Date: Sunday, November 5, 2017
Session Type: ACR Poster Session A
Session Time: 9:00AM-11:00AM
Background/Purpose: Methotrexate (MTX) is the mainstay first-line therapy for rheumatoid arthritis (RA), and it can be given orally or parenterally. Bioavailability of oral MTX may decrease at high doses, and parenteral administration could bypass this limitation. Practice guidelines recommend changing to biologics if response to MTX is suboptimal but these guidelines are based on studies comparing biologics to oral MTX. There is some evidence that parenteral MTX may be more efficacious than the oral form at equivalent doses. Also, studies suggest that the side effect profile of parenteral MTX may be better than oral MTX. We carried out a meta-analysis to compare the efficacy of oral versus parenteral MTX in RA.
PubMed, Web of Science and Embase were systematically searched from inception to June 8th 2017 and reviewed following PRISMA 2009 guidelines. We also examined bibliographies of reviews and other articles. To be included, trials had to study adults with RA randomized to the same dose of either oral or parenteral MTX. Studies were selected and data extracted by two independent reviewers and at each stage the reviewers met to adjudicate discrepancies. The primary endpoint was ACR20 at 6 months. Other endpoints included ACR50, ACR70, SDAI, and DAS28 remission. One large trial allowed switching for poor response at 16 weeks and included only 24 week data, and trial authors reanalyzed data at 16 weeks. For another trial, data were reanalyzed to provide ACR20/50/70 rates. Intention-to-treat analyses were used when possible. Data from direct comparisons between oral and parenteral methotrexate were pooled and quantitatively analyzed using maximum likelihood random effects meta-analysis. Relative treatment effects were generated as odds ratio [OR] (OR>1 indicated a benefit for parenteral therapy). We also examined the mean difference in ACR20 rates between parenteral and oral MTX.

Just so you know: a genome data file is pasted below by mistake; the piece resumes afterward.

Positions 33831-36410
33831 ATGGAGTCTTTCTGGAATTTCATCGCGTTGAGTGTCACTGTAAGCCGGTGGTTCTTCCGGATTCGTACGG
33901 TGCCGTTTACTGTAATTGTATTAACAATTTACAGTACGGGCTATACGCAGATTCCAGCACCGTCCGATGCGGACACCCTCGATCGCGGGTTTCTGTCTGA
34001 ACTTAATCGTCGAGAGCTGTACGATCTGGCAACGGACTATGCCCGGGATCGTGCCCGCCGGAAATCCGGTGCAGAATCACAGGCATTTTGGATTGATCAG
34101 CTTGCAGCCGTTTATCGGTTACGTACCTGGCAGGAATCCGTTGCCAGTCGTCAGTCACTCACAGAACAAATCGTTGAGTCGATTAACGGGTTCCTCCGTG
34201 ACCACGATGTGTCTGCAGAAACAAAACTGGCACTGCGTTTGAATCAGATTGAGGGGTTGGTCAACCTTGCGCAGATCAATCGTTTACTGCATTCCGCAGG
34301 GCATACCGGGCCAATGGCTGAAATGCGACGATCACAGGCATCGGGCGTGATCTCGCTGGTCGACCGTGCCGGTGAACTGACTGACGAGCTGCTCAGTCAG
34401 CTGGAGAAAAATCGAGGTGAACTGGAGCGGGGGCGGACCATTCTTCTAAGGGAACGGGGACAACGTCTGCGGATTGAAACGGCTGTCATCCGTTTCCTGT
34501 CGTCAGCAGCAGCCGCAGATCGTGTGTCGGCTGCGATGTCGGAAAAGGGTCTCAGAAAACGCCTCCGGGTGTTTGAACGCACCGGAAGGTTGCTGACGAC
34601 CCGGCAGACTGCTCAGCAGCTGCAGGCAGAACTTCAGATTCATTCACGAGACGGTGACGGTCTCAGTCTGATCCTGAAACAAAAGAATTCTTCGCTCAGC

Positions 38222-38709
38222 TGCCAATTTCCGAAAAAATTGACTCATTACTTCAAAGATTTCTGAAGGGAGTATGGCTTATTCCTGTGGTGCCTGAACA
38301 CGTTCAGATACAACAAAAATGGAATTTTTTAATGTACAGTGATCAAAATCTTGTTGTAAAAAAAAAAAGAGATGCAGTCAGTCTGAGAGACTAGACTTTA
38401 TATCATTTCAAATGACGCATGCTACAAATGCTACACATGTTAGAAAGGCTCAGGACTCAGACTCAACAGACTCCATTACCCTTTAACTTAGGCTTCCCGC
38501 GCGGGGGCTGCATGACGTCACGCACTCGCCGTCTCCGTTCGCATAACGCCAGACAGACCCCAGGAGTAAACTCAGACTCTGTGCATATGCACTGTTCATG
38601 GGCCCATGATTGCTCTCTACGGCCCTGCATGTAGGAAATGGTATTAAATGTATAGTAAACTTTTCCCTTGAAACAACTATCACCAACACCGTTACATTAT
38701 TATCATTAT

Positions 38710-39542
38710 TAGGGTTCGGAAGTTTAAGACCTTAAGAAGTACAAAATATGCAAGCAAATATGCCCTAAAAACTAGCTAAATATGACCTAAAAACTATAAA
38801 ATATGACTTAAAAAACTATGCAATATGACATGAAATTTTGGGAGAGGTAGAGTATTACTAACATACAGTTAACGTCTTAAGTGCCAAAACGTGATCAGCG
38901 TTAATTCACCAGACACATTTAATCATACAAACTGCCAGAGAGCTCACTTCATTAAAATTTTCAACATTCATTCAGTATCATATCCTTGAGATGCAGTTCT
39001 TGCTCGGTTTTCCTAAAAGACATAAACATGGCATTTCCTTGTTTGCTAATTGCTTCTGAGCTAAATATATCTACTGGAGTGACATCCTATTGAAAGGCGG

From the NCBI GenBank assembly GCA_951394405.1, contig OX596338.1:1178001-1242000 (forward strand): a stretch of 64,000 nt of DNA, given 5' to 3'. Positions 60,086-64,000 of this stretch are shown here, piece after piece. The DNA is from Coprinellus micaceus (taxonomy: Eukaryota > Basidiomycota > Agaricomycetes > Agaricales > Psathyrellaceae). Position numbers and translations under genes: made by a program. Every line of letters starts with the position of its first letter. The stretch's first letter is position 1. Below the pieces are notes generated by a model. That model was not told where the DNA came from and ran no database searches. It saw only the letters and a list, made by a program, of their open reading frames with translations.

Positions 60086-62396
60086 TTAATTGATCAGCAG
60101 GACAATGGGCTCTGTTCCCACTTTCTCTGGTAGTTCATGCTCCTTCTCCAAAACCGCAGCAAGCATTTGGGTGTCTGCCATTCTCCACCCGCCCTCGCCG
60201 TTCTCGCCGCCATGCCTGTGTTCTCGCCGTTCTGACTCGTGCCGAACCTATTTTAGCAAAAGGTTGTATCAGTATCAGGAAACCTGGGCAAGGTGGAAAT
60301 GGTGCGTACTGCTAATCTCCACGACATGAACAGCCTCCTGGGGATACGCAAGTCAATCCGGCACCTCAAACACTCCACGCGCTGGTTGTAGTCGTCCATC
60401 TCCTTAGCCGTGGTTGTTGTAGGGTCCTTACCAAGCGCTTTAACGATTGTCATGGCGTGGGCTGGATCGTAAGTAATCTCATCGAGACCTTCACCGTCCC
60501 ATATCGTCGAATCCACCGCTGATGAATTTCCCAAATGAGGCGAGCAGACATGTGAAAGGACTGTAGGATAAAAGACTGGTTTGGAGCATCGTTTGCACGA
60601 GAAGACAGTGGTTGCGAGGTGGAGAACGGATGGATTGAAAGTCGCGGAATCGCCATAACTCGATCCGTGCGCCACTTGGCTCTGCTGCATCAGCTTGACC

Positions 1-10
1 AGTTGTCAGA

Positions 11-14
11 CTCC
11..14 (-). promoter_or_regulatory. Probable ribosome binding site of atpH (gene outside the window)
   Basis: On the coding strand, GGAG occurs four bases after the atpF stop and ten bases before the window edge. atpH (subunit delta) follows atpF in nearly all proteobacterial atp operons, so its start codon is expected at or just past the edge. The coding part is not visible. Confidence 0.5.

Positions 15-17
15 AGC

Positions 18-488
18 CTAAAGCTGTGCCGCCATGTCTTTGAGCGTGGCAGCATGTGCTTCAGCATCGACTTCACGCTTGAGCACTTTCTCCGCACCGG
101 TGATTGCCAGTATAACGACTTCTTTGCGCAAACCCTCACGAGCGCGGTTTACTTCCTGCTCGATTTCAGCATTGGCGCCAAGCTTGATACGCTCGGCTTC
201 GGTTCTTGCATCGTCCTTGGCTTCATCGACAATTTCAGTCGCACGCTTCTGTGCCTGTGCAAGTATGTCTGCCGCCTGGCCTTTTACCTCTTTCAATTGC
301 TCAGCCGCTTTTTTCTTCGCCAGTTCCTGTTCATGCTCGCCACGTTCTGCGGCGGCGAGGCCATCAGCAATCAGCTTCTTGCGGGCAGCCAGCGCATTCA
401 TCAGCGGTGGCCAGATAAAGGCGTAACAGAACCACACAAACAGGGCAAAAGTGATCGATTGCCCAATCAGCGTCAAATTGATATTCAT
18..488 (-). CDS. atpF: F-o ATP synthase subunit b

The search yielded 357 papers or abstracts. After review of titles or abstracts, we excluded 314. We then examined 43 full-text papers or abstracts and found 4 that met inclusion criteria with 703 patients randomized. Dose of MTX started at 15mg/week and increased to as high as 22.5mg/week. In each trial, ACR20 rates were higher for those randomized to parenteral than to oral MTX. The summary OR for achieving ACR20 using parenteral vs. oral MTX was 2.84 (95% CI 1.35, 5.98) (see figure). Those on parenteral had an 18.5% (95% CI 3.3%, 33.6%) greater absolute risk of attaining ACR20 than those on oral MTX. Similar results were seen for ACR50 and 70 and for SDAI and DAS.
In this meta-analysis, parenteral MTX therapy had a significantly higher odds than oral MTX of achieving reduction in disease activity. We propose that parenteral MTX is more effective than oral MTX with a better safety profile; its widespread use may lead to better control of disease and a decrease in demand for biologic agents.
To cite this abstract in AMA style:Janjua S, Bujor A, LaValley MP, Duran J, Braun J, Felson DT. Comparison of Oral Versus Parenteral Methotrexate in Rheumatoid Arthritis: A Meta-Analysis [abstract]. Arthritis Rheumatol. 2017; 69 (suppl 10). https://acrabstracts.org/abstract/comparison-of-oral-versus-parenteral-methotrexate-in-rheumatoid-arthritis-a-meta-analysis/. Accessed January 20, 2020.
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ACR Meeting Abstracts - https://acrabstracts.org/abstract/comparison-of-oral-versus-parenteral-methotrexate-in-rheumatoid-arthritis-a-meta-analysis/